Your blond ex-wife grows callouses on her sleeves.
When you walked into the room she stiffened.
You swallowed overcooked anger,
years and years of her,
like a secret to be hidden from the enemy.
Your anger eats away your hands, the glutton battery acid
running down your shoes.
You measure friends by how much venom
they take out and show.
You cannot see your own.
It rises near the surface of your skin,
lives along the seams of you and bakes your blood.
She is wrinkled in your memory.
You are hungry for one long look at her face.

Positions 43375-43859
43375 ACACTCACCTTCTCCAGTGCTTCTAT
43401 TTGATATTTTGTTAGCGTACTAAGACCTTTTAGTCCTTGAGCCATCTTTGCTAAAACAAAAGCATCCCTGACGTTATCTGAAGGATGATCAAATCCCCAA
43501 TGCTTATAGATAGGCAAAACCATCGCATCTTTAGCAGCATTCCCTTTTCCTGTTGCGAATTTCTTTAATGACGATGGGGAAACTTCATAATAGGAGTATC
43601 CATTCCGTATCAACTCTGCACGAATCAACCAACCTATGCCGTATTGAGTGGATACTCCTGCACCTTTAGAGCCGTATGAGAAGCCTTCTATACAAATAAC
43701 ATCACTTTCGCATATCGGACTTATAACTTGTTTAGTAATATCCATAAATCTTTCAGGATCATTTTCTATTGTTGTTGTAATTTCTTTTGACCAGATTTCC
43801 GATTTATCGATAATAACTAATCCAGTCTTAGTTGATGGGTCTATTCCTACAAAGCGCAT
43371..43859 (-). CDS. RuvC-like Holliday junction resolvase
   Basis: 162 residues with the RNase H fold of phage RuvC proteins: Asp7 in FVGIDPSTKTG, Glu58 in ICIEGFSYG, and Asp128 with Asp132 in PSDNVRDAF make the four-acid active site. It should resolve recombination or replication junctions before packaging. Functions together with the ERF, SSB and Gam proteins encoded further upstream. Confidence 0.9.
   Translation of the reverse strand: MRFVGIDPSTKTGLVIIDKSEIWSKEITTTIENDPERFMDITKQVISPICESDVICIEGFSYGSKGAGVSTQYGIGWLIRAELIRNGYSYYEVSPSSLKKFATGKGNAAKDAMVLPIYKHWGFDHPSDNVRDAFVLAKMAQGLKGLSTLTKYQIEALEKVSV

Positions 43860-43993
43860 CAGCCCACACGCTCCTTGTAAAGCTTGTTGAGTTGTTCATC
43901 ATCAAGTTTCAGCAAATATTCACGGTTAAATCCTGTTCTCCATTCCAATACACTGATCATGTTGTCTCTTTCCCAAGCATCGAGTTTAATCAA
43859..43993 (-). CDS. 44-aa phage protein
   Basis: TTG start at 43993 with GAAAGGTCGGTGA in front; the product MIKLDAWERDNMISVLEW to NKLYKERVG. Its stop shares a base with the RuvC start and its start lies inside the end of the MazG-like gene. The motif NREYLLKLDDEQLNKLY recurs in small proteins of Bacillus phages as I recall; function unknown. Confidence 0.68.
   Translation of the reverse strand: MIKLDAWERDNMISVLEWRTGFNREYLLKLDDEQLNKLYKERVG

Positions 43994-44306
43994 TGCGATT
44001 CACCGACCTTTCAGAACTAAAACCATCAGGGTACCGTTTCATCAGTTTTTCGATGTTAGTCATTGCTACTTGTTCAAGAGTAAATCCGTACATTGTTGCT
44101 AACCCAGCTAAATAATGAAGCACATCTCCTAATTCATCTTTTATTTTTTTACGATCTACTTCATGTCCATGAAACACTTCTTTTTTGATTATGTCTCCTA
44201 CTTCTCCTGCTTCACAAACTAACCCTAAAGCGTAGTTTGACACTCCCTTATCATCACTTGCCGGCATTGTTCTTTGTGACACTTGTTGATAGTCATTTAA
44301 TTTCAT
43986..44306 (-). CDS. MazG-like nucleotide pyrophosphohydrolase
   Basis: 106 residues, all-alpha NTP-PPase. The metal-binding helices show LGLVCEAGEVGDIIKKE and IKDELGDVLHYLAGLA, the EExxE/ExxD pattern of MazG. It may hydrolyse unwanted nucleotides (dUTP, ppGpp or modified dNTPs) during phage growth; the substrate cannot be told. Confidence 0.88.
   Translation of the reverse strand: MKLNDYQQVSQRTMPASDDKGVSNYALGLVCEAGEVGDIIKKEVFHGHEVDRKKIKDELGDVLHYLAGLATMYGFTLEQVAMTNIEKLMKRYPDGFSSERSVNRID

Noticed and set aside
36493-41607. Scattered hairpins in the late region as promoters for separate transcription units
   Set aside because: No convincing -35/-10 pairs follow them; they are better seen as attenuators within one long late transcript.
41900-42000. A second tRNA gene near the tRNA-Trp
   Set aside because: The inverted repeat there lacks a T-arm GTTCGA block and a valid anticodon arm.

You vented all your anger in a dream one night.
When the light came in you panted prayers
thanking God the real you was so tame.
Your blond ex-wife grows callouses on her fingers, and is trying
to razor all the deadened skin away.
She cannot decide whether to go out in the rain without them,
knowing you are out there gathering thunder to your breast.
Poetess Sheila E. Murphy sends us her poems from Phoenix, Arizona.
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